The following tips provide general advice on how to get more out of your food budget.
The Food Partnership has printed Eating well on a budget leaflet which we can supply to community groups and other organisations in the city. Please get in touch if you would like some for your clients.
If you are experiencing food poverty and are seeking help, please see our food poverty advice pages for information on how to access support.
Cook from scratch
Cooking from scratch nearly always saves money compared to ready meals. Our Cooking on a budget leaflet has plenty of great recipes and tips and you can also try some of our favourite budget recipes on our website. The cooking on a bootstrap blog (formerly ‘A Girl Called Jack’) is another great resource.
If you have kids, try Let’s Get Cooking at Home for some easy and inspiring recipes.
Plan your weekly shop
Planning in advance will help you buy only what you need and reduce your shopping time. Plan some recipes at the start of the week based on what you already have in your cupboards. Then work out a shopping list and think about if you can use the same things in different meals.
Don’t go shopping when you are hungry and try to leave the kids at home.
Choose tinned or frozen options
Frozen or tinned fruit and veg are as nutritious as fresh and usually cheaper. Similarly tinned oily fish like sardines and salmon can be cheaper than buying fresh but still contain heart-friendly omega-3 fats. Tinned and frozen foods are simple to prepare and have a longer shelf life.
If you get together with friends/family/neighbours you may save money by bulk buying your dry goods. If you want to take it further, you can set up a food coop or try an existing one such as the University of Brighton or BUCFP.
Eat less meat
Cooking with vegetables tends to cost less than meat, so why not try adding more vegetables to your meat based meals? Avoid very cheap processed meats such as bargain sausages and burgers. Instead consider cheaper cuts of proper meat cooked a little longer, or an even cheaper option: dried beans or ‘pulses’ (e.g. lentils).
Don’t waste food
Cook in advance and freeze – especially if you are only cooking for one or two, if you work or if you are unwell.
Use up any leftovers – Sunday roasts can be used to make a shepherd’s pie or a curry; leftover rice makes a stir fry rice dish.
Remember that only ‘use by’ dates matter, while ‘best before’ dates can be ignored. See more food waste tips.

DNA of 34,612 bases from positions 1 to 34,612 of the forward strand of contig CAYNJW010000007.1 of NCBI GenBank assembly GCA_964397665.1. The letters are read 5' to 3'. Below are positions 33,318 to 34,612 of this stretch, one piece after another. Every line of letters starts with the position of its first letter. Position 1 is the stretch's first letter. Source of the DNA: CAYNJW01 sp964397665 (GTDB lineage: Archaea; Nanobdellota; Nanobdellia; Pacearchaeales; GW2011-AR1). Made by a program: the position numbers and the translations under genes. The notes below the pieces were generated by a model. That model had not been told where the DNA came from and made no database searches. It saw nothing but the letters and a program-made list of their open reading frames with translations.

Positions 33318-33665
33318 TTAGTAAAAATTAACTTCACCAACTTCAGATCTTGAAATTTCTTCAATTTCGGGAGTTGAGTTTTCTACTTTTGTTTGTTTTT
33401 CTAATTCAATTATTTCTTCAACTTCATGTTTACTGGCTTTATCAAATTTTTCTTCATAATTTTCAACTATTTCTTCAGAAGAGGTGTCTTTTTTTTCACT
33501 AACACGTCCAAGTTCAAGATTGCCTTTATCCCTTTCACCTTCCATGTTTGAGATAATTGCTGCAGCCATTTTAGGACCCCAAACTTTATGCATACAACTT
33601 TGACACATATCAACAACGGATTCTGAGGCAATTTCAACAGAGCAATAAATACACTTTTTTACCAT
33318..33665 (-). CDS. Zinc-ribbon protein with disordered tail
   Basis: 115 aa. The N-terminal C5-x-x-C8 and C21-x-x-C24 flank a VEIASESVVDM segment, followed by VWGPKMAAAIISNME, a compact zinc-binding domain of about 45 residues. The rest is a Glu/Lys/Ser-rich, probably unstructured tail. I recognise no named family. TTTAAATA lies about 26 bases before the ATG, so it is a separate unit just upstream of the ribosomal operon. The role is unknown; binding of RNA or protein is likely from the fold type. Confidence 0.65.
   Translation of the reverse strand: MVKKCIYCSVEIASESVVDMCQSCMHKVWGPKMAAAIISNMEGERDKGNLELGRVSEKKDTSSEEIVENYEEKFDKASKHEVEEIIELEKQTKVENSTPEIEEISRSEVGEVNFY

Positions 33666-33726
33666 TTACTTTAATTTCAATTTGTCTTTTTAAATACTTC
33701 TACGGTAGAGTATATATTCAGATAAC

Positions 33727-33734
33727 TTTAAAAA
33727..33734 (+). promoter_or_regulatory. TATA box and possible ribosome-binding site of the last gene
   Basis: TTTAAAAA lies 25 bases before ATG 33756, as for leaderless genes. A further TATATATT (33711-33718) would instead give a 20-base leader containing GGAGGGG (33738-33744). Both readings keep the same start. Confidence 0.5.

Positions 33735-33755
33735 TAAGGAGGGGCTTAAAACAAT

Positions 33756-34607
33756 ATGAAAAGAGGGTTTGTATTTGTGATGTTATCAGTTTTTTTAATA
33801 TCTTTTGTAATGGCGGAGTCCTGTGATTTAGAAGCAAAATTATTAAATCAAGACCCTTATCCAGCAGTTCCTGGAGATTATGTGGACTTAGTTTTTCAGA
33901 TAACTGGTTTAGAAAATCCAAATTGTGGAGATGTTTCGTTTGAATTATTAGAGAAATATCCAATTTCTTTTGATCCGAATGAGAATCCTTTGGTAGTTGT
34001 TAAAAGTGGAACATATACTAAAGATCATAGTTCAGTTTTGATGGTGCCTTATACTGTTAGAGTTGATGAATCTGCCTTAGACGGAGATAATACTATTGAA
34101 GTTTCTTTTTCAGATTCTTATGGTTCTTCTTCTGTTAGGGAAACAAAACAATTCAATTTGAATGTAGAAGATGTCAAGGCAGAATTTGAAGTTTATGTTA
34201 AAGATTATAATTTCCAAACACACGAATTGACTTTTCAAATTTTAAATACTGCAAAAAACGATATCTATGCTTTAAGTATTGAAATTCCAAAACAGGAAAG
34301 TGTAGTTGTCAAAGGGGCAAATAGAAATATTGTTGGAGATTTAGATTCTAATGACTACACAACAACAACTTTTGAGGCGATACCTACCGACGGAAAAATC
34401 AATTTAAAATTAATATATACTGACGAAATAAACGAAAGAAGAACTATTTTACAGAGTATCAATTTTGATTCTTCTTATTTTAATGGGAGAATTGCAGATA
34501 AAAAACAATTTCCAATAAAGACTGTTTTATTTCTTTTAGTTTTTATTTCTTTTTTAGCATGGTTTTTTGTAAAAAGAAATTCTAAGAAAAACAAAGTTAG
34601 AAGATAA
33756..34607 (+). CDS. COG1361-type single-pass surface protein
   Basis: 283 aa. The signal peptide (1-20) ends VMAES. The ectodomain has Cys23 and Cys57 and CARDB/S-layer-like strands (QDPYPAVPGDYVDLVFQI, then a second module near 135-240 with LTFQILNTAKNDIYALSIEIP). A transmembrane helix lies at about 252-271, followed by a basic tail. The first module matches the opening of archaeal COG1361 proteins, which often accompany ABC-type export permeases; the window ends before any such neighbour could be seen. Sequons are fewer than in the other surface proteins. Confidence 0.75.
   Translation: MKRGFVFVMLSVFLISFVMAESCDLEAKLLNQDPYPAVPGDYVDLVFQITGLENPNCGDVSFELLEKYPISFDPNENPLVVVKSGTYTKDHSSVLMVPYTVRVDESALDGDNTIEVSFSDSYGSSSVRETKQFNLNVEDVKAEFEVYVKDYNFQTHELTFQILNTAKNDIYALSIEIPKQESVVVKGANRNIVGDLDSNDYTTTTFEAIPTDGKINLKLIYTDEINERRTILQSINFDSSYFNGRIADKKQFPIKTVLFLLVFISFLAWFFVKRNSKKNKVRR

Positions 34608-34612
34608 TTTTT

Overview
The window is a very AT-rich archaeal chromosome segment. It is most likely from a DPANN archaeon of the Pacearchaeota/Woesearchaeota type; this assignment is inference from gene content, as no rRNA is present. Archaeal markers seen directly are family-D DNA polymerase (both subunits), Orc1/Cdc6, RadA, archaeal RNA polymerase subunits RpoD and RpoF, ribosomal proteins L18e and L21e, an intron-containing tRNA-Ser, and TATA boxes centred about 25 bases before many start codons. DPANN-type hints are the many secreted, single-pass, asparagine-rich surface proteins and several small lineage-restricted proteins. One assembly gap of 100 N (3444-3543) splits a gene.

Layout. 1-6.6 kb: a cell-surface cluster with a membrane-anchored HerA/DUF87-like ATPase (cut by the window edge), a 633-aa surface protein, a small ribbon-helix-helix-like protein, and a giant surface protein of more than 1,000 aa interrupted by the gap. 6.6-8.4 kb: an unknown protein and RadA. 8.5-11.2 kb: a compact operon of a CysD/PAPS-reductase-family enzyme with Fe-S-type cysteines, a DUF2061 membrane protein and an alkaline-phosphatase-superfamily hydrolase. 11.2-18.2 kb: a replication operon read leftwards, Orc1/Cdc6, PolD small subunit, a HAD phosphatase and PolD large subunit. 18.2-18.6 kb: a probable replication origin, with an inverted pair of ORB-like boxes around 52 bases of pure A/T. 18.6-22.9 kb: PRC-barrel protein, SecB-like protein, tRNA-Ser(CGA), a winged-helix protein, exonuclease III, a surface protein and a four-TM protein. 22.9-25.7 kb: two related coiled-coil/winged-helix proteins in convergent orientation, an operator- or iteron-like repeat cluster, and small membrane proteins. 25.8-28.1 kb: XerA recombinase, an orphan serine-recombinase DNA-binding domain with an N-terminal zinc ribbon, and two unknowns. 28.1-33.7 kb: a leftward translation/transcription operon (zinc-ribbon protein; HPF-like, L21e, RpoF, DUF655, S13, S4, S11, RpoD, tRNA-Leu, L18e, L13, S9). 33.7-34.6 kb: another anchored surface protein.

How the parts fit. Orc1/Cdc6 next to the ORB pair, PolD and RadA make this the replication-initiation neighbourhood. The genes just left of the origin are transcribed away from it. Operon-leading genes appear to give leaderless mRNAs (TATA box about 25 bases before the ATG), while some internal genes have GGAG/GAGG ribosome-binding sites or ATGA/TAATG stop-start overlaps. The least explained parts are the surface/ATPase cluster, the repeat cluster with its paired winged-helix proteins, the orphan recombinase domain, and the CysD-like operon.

Try using the local greengrocer or market if you have one. They may work out cheaper, and will often sell in smaller quantities than supermarkets allowing you to only buy what you need. Or shop online – your regular items are saved in a list, so you can save time and money as you are less tempted to buy other items. You can compare supermarket prices at MySupermarket, who also produce an app.
Try visiting Bevendean Food Hub where you can buy surplus food on a pay-as-you-feel basis.
Choose cheaper alternatives
Replace your morning or afternoon snack with fruit. A banana or an apple can cost about half the price of most chocolate bars or packets of crisps. The savings add up and so do the health benefits.
Supermarkets often stock a ‘basic’ or ‘value’ version, including ‘wonky’ veg which are just as good to eat but funny shapes, as well as tins, pasta etc. But check labels for foods high in saturated fat, sugar and salt: Choose basics ingredients not basics ready meals.
Be smart with your discounts
Supermarkets reduce prices on products that are close to their sell by date. This can be a great way of picking up bargains – but be sure that you’ll eat or cook everything you buy before it goes off. MoneySavingExpert has worked out the time of day that different supermarkets may reduce prices- see their ‘Tip 23’.
Similarly BOGOF offers (buy one get one free) might be a cheaper but it’s only a bargain if you needed it anyway.
Websites such as www.approvedfood.co.uk offer deals on bulk purchases including food past its ‘best before’ but not its ‘use by’ date. Stick to basic ingredients (like pasta) and be wary of tempting offers on processed foods like crisps and fizzy drinks that are low in nutritional value.
Go to our food poverty page to be directed to more information about food banks, accessing low cost meals and volunteering.